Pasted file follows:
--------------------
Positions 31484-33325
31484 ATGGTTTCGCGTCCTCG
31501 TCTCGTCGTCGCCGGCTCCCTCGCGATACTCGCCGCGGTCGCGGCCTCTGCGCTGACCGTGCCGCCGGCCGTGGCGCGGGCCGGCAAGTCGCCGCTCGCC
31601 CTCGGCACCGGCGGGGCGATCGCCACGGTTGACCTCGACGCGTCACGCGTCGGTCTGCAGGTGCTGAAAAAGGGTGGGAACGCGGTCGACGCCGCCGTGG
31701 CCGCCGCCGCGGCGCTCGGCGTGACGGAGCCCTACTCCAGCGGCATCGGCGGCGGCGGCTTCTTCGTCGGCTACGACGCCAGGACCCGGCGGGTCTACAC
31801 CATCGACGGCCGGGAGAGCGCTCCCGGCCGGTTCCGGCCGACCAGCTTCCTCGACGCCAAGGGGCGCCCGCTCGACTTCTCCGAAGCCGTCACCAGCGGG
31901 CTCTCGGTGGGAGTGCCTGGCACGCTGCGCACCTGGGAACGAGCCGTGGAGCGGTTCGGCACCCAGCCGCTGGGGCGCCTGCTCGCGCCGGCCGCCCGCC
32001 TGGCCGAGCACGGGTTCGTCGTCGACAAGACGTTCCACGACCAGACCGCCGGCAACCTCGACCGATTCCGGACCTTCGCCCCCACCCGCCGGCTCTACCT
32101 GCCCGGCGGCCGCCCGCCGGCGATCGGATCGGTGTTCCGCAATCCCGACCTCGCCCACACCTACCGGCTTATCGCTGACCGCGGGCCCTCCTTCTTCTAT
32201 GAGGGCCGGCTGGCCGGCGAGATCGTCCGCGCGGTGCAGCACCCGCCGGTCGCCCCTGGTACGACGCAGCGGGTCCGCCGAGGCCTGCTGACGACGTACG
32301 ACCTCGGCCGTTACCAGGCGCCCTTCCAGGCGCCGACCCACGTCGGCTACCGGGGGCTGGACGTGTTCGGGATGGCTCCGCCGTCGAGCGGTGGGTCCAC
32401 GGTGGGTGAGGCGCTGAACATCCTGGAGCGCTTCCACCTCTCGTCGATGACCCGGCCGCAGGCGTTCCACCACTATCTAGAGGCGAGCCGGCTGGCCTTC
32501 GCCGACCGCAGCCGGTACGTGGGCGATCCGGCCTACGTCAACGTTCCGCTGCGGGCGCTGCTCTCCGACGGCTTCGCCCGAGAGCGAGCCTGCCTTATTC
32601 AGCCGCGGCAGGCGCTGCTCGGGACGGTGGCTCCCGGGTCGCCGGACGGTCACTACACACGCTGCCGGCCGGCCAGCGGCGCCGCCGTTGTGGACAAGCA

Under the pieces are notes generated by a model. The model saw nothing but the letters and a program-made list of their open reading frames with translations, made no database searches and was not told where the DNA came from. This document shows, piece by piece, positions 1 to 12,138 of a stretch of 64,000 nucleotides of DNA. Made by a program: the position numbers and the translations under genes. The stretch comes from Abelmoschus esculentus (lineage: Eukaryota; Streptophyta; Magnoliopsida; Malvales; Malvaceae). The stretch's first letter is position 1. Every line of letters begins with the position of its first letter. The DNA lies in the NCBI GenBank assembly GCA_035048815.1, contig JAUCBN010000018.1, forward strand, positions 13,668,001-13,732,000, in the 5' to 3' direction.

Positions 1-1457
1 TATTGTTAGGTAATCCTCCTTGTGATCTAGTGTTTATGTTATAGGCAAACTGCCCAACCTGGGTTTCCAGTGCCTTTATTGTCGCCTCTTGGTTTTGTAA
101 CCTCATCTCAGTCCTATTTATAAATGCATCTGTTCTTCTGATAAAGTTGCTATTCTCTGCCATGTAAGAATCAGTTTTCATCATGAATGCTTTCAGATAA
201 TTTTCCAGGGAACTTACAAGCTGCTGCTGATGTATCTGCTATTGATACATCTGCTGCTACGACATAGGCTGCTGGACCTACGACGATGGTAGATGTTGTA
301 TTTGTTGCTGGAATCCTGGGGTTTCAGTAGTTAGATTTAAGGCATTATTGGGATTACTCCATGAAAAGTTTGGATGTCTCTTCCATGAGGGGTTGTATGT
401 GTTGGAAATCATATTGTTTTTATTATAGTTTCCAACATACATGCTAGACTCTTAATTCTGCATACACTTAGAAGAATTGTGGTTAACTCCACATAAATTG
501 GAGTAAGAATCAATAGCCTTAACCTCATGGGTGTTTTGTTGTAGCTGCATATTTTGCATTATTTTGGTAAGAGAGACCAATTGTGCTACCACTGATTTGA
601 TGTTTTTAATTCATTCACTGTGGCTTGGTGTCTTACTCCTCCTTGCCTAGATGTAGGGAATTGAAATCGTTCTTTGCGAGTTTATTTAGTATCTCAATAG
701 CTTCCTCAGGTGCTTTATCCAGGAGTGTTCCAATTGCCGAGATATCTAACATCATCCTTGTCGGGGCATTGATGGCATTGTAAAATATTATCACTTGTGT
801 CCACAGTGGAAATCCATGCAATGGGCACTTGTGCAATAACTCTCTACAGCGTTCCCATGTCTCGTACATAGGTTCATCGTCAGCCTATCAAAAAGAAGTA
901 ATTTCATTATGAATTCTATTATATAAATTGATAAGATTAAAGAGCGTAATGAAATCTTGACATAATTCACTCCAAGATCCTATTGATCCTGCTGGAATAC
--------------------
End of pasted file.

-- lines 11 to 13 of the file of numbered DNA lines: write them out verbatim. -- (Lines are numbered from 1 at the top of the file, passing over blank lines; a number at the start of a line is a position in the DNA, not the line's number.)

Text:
32301 ACCTCGGCCGTTACCAGGCGCCCTTCCAGGCGCCGACCCACGTCGGCTACCGGGGGCTGGACGTGTTCGGGATGGCTCCGCCGTCGAGCGGTGGGTCCAC
32401 GGTGGGTGAGGCGCTGAACATCCTGGAGCGCTTCCACCTCTCGTCGATGACCCGGCCGCAGGCGTTCCACCACTATCTAGAGGCGAGCCGGCTGGCCTTC
32501 GCCGACCGCAGCCGGTACGTGGGCGATCCGGCCTACGTCAACGTTCCGCTGCGGGCGCTGCTCTCCGACGGCTTCGCCCGAGAGCGAGCCTGCCTTATTC